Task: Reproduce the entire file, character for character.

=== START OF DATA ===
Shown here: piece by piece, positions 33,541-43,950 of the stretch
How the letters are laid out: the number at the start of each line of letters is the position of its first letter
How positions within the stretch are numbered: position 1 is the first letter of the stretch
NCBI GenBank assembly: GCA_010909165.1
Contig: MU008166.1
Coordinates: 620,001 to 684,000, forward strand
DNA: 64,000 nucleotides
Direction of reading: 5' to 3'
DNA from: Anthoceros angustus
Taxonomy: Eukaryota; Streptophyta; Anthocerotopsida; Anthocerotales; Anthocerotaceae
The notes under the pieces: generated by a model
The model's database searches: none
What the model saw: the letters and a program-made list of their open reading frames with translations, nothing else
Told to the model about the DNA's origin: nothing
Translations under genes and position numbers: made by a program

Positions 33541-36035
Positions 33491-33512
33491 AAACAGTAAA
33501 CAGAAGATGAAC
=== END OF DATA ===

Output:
Shown here: piece by piece, positions 33,541-43,950 of the stretch
How the letters are laid out: the number at the start of each line of letters is the position of its first letter
How positions within the stretch are numbered: position 1 is the first letter of the stretch
NCBI GenBank assembly: GCA_010909165.1
Contig: MU008166.1
Coordinates: 620,001 to 684,000, forward strand
DNA: 64,000 nucleotides
Direction of reading: 5' to 3'
DNA from: Anthoceros angustus
Taxonomy: Eukaryota; Streptophyta; Anthocerotopsida; Anthocerotales; Anthocerotaceae
The notes under the pieces: generated by a model
The model's database searches: none
What the model saw: the letters and a program-made list of their open reading frames with translations, nothing else
Told to the model about the DNA's origin: nothing
Translations under genes and position numbers: made by a program

Positions 33541-36035
Positions 33491-33512
33491 AAACAGTAAA
33501 CAGAAGATGAAC